However, as mentioned earlier, mental health encompasses multiple domains of an individual’s functioning on a day- to- day basis. Life satisfaction, resilience, support from family and community, and flexibility in one’s expectations from life can be areas of your life that can help you stay healthy and take care of your mental health.

6 Ways to Improve Your Mental Health

The lack or absence of distress in your life doesn’t ensure an optimal mental health. You must actively take action on a regular basis to ensure that your mental wellbeing is preserved. Studies show that higher psychological wellbeing has a direct connection to better social adjustment, higher life satisfaction, and lower levels of drug and alcohol abuse. Positive psychological wellbeing has been correlated to higher earnings and more prosocial behavior.  

  1. Practicing gratitude

People who regularly express gratitude for the things in their lives are shown to be much happier. Gratitude is the act of feeling thankful for all the things that one has in their life. Researchers have seen that a regular practice of gratitude has a lasting effect on the brain and its chemistry. Being grateful can help you regulate your emotions, increase feelings of positivity and boost your mood.  

  1. Physical exercise

Besides the physiological benefit of being active, physical exercise improves one’s mental health drastically. It is found to alleviate low self- esteem, reduce anxiety, depression and any negative mood, and increase cognitive functioning. It increases blood circulation in the brain and has an influence on how your body physiologically reacts to stress, thus helping in improving your mood.  

  1. Adequate sleep

Sufficient sleep helps the brain to process emotional information better. Lack of adequate sleep is shown to be especially harmful to the consolidation of positive emotional content. Getting a good amount of sleep will help you stay focused through your day, enable better thinking and memory.  

  1. Participating in community activities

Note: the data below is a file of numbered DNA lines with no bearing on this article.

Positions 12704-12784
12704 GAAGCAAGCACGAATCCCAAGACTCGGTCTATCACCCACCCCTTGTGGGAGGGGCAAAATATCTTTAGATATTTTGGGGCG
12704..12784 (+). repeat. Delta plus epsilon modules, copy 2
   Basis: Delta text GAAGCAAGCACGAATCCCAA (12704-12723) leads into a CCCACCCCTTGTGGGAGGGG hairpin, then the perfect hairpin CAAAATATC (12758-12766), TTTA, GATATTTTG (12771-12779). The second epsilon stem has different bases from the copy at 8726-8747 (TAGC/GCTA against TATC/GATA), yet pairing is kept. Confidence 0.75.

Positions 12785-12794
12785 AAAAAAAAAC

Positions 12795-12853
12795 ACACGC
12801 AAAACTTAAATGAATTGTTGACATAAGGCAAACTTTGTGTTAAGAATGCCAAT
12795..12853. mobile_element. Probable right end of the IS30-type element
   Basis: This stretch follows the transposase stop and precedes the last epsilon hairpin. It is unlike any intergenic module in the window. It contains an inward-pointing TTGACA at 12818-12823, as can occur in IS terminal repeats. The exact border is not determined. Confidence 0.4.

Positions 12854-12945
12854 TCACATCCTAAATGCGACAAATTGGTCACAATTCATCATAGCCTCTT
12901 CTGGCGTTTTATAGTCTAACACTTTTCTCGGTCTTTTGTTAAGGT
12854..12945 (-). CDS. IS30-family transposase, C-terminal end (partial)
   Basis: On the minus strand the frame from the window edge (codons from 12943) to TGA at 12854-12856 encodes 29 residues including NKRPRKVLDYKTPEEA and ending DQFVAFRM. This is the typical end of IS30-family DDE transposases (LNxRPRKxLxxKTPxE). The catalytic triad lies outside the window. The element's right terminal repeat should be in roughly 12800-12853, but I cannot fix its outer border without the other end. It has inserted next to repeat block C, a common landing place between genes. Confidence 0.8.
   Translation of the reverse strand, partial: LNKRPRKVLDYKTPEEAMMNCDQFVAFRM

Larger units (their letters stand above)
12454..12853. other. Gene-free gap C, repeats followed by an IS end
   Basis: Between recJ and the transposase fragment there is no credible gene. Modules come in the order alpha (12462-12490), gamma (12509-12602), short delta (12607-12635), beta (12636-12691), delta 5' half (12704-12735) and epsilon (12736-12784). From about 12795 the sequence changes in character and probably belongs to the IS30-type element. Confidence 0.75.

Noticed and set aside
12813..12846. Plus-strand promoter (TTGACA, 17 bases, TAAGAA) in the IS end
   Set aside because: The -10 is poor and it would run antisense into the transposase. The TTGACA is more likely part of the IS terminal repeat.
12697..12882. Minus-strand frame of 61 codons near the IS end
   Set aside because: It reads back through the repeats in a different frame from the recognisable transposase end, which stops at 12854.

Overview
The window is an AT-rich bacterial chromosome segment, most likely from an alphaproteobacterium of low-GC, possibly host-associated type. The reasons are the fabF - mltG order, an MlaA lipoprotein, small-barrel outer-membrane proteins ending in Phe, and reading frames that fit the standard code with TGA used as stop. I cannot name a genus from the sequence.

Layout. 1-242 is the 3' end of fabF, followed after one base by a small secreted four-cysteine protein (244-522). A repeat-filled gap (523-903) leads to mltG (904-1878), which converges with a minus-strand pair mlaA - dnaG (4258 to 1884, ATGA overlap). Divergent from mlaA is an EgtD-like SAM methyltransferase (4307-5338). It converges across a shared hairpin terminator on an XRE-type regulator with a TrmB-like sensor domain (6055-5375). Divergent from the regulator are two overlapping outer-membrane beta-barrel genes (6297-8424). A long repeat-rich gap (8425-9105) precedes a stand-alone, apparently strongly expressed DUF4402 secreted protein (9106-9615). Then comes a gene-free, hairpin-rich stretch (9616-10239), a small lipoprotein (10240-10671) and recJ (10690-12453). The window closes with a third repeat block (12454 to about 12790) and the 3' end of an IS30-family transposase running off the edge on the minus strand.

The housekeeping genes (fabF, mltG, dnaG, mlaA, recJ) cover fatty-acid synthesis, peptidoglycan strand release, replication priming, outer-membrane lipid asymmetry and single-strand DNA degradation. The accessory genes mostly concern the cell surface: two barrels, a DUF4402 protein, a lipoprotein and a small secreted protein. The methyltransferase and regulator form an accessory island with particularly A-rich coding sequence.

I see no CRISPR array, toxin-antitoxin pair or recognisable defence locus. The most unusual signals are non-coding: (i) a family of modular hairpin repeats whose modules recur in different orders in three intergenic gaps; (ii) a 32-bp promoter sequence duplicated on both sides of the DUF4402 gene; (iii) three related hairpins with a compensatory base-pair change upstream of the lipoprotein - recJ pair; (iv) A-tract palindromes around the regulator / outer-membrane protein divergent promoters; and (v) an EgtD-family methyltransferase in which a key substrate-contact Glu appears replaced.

Community activities help you stay connected with people, giving you the necessary support when needed. Building good relationships is important, as it creates a sense of belongingness and self- worth. Participating in activities with other people would give you an opportunity to connect with like- minded people, share positive experiences and seek help when required.

  1. Avoid alcohol and other substances

While it may appear that substances like alcohol, caffeine, cannabis and others are making you feel better and “lifting your spirits”, using them to cope with your feelings will only provide you short term comfort. However, they will make you feel worse in the long run. These drugs have the ability to increase feelings of anxiety and paranoia, and their prolonged use is often linked with schizophrenia, depression, memory problems, hallucinations and mania.  

  1. Seek professional help

If you feel like you are not able to cope with the stresses of life, seek professional help. Just like you would approach a doctor for your physiological concerns, you can consult a mental health professional whenever you feel the need for it. It is important to seek advice and help from those who are specialists at helping those in need. You must remember that you are not alone and there is someone out there who can provide the support and help that you are looking for.

Understanding mental health and its components will not only help you know more, but it will also make you more aware about yourself as well as others. Knowing about risk factors and protective factors will help you keep an eye out for those who are in need and will provide you additional knowledge on how you can support them better.  

Mind the gaps and balance your life!

Jeevi App is your personalized digital life coach to balance your life and achieve long-term well-being. It is privacy-first, human curated & AI-driven


Rachna is a domain expert in the area of Psychology with focus on Mental Health. She has a Masters Degree in Psychology. She is passionate about educating people and helping them overcome mental health issues.